Joan Rivers, who sat watching her like a rapt schoolgirl, said, “This woman knew them all! If she would only write the truth. I would love to know if George Gershwin was gay. And how chic is she, still slim, still beautiful? Did you see that piece of jewelry hanging off her? I’m wearing Moschimo-Moschino, never know how to pronounce it, and, excuse me, Joan Rivers Collection jewelry. And my purse is vintage Hermès; it was my mother’s.”

A huge birthday cake was rolled out for a champagne toast, and when I asked the ever-glamorous, crème-swathed Hart who she was wearing, she candidly told me, as she had three years ago at a wedding, “This is catalogue; I always shop the catalogues! But my Deco jewelry was my mother’s.”

“I can’t believe this! Not a single one of you made a reservation!” scolded Seth Rudetsky at his “Broadway Chatterbox” to a packed house at Don’t Tell Mama on September 23, gathered together to see him do his thing with Raul Esparza. Is it too early to accord legend status to this actor? In a brief, six-year career on Broadway, Esparza has racked up both rapturous reviews and following, which are testaments to an incandescent, very special kind of talent perhaps unseen since Bernadette Peters. He’s the kind of ultra-generous genius, with a soul-searing need to perform that makes his every appearance, however brief, something to cherish. “Check out his B-flat!” Rudetsky instructed as he played a tape of the recent “Hair” concert, wherein, even on tape, Esparza’s voice shook glasses.

The only child of a Floridian Cuban-American family, Jesuit-educated Esparza described his early intention to be an international lawyer and how, for all of his other accomplishments, he only achieved true success in his family’s eyes when he played a dinner theater Danny Zuko in “Grease.” His Broadway break came with Riff Raff in “Rocky Horror Show,” which he successfully auditioned for in the same way he rehearsed it at home, on two chairs pushed together as a makeshift couch. (He should have played Frank ’n’ Furter.) We were salivating to hear all about “Taboo,” yet he remained a perfect gent about it, except to describe New York Post writer Michael Riedl as “a bottom-feeding pig” for all the nastiness he penned about the production. (According to Esparza, all those dishy Internet postings, you Talkin’ Broadway queens, don’t help either during tryouts.) “You must know, actors do read that stuff and you have no idea how really hurtful it can be,” he said. “But our theater, the Plymouth, is actually joined to the Shubert and the Broadhurst, where ‘Gypsy’ and ‘Never Gonna Dance’ were playing. And, as I walked through them, every night before eight o’clock curtain, I felt such a thrill and knew I was the luckiest person alive to be doing this.” He’d actually had no interest in doing “Taboo”––“Until I got the music” — and even then hesitated. Rosie O’Donnell’s people would come to him, saying, “Rosie’s really disappointed about you. She did a painting of you walking away from her,” (evidently her therapy). “But,” he said, “her belief in this project and in me was so great that I found myself getting more and more excited. Yes, please let me do this! And then you’re in the show, thinking ‘How the hell did I get here?’”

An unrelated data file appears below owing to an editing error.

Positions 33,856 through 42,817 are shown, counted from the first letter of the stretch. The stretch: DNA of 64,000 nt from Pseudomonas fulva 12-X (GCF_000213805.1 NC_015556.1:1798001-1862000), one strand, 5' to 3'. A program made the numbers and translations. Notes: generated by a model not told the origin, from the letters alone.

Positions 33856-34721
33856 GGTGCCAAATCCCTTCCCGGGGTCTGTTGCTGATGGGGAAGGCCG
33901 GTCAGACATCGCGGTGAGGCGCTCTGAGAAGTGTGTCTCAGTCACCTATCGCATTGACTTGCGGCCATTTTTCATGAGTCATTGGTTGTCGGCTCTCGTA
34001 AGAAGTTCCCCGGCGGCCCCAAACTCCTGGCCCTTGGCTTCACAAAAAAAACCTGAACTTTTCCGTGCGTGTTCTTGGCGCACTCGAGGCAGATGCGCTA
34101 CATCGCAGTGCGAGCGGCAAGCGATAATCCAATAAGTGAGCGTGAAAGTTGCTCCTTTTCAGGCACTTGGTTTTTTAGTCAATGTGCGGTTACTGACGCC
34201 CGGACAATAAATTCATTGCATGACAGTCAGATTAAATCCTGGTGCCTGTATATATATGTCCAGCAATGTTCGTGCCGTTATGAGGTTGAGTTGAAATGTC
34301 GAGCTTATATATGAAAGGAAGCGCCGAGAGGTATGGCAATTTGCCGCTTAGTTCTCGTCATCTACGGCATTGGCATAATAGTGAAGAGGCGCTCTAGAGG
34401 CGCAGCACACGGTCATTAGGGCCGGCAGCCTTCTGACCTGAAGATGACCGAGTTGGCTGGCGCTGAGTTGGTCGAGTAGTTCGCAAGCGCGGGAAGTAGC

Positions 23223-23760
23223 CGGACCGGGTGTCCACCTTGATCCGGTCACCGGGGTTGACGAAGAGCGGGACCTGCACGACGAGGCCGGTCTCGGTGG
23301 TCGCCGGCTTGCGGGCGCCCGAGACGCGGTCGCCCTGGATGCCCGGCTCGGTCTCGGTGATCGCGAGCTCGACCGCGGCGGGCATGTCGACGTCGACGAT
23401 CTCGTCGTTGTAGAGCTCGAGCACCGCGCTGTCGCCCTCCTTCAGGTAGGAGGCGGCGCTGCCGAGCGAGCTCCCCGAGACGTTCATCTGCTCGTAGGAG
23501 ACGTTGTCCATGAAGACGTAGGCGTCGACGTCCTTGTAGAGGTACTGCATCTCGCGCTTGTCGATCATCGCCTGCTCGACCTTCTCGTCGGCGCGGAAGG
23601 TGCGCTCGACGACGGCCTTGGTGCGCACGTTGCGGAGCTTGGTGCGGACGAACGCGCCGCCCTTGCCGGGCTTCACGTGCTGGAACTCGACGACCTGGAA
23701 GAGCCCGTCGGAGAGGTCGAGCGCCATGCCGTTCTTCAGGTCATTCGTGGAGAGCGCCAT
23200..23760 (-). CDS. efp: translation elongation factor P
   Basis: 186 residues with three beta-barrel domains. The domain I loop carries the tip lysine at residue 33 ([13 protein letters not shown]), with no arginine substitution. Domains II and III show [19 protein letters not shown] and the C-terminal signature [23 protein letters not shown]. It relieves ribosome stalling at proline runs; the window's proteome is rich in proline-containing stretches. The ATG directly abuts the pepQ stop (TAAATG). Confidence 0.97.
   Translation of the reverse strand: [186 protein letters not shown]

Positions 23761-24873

Esparza endearingly brought along his audition book, the size of the Yellow Pages, and it was Judy at Carnegie time again as we all screamed out requests from “Taboo,” “Sunday in the Park with George,” “Tick Tick Boom” and all the rest. Crafty Rudetsky had something else in mind and exquisitely played the Kurt Weill/Langston Hughes “Lonely House” from “Street Scene,” which, with Esparza reading the lyrics over his shoulder and singing in a way to hair-raisingly make double gooseflesh, constituted the week’s artistic highlight. He followed this with “Defying Gravity” from “Wicked,” and the room fairly exploded.

Contact David Noh at Inthenoh@aol.com